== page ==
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Treatment innovation vs. politics of envy

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Bienvenido S. Oplas, Jr.-125

My Cup Of Liberty

PEXELS/SUZY HAZELWOOD

In an address to the nation last Monday, April 13, about government policies to fight the China virus, a.k.a. SARS-COV2 which causes COVID-19, President Rodrigo R. Duterte said that a new treatment, an “antibody” has been developed by a giant pharmaceutical company. Problem is that “we are on the last ladder. Ang mauna niyan ‘yung mga mayayaman” (the first to benefit are the rich).

We take this statement by the President to make the following arguments.

One, there are many new treatments and new vaccines being developed by many companies. So not just one or two but more than 300 from at least two dozen pharmaceutical and biotechnology companies and laboratories. Vaccines are used on healthy people to train their immune system to recognize pathogens like the one that causes COVID-19 and neutralize these diseases before they can harm the body (see Table 1).

Of the 300+ active clinical trials, the majority are antiviral or target the virus directly, the rest focus on related effects of COVID-19 like pneumonia, inflammation, monoclonal antibodies, cell therapies, etc.

Two, some existing drugs can be repurposed to fight the virus and be manufactured cheaply. Prices as low as $1 to $29 per course of treatment and still deliver some profits to the innovator companies. They still need further clinical trials to specifically address COVID-19 but they have been used in some countries already (see Table 2).

Of the 300+ active clinical trials, more than 200 are testing medicines previously approved for another indication like the above drugs, antiviral combinations, and novel compounds.

Three, public health policies, not country wealth, will determine who will get new medicines and vaccines. There is more competition among many medicines both existing and under development from many innovator companies, so physicians and patients will have more choices. Despite this, some governments are preparing anti-innovation, anti-IPR policies like compulsory licensing and drug price control that are meant to punish innovator companies (see Table 3).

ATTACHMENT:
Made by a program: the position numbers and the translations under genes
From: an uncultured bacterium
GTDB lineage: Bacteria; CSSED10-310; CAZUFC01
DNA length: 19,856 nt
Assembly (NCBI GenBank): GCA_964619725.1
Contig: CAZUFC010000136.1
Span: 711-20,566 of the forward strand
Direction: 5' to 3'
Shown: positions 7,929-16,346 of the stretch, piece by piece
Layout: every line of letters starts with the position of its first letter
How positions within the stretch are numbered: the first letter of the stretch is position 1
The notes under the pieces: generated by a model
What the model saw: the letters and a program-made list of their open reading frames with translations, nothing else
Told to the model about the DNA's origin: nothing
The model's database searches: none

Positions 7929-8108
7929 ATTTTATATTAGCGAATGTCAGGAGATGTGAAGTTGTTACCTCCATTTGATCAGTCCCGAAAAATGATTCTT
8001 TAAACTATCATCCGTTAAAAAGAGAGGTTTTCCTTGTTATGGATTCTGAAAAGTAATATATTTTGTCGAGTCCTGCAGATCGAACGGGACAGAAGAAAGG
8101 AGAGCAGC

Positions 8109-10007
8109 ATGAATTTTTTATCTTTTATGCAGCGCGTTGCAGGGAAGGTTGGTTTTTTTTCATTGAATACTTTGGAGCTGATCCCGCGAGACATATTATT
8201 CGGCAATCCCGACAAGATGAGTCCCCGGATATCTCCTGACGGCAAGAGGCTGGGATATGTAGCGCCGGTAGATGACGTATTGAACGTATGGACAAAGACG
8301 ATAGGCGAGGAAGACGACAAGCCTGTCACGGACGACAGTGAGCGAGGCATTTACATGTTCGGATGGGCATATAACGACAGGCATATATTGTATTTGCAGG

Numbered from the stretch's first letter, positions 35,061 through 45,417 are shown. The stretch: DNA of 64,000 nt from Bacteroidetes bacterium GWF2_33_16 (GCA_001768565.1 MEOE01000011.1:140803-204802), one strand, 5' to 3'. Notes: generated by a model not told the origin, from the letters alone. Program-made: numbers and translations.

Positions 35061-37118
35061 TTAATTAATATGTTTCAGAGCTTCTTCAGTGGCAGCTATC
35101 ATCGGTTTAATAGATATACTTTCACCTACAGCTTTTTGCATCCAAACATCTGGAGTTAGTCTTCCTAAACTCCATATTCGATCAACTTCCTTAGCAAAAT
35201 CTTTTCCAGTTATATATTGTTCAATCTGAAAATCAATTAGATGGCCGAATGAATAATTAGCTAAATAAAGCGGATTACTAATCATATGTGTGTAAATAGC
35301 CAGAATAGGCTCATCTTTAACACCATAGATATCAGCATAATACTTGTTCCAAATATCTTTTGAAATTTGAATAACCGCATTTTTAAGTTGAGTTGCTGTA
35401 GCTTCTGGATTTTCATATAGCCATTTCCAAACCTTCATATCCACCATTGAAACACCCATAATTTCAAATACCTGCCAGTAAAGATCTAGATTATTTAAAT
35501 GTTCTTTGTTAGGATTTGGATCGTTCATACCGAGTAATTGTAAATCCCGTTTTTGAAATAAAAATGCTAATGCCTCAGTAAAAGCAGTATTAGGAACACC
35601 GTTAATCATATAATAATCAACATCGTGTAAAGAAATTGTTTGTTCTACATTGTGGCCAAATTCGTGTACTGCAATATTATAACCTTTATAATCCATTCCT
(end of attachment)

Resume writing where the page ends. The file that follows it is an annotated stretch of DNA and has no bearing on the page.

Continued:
Four, new drug price control policies should be reversed by the President to attract innovators. When any of those new medicines and vaccines under development become successful and are available in the market, let the innovators bring their products to the Philippines. Initial high prices to cover high costs and high risks of developing these products can be mitigated by bulk purchase, lowering the price. EO 104 aims to impose price controls at the maximum wholesale price (MWP) then maximum retail price (MRP) levels and one of the four criteria is if medicines are most prescribed by physicians. Like compulsory licensing, this is based on envy, penalizing successful, revolutionary, disease-killer medicines and vaccines. The anti-rich, anti-innovator philosophy is wrong.

A rich family normally has drivers, helpers, other household and office workers. When that rich family is infected, chances are they might also infect their workers, who might infect the neighbors, vendors, family members and other people they interact with. When that rich family is protected by new medicines and vaccines, the threat of infection to other people is controlled. They might even shoulder the price of vaccination of their household staff. So the rich benefitting from new treatment will also benefit the poor.

The politics of envy is wrong and based on emotional and populist sentiments. Policies like compulsory licensing and drug price control should be avoided and abandoned. Attracting more innovation and competition is the way to help combat this virus scourge.

 

Bienvenido S. Oplas, Jr. is the president of Minimal Government Thinkers.

minimalgovernment@gmail.com





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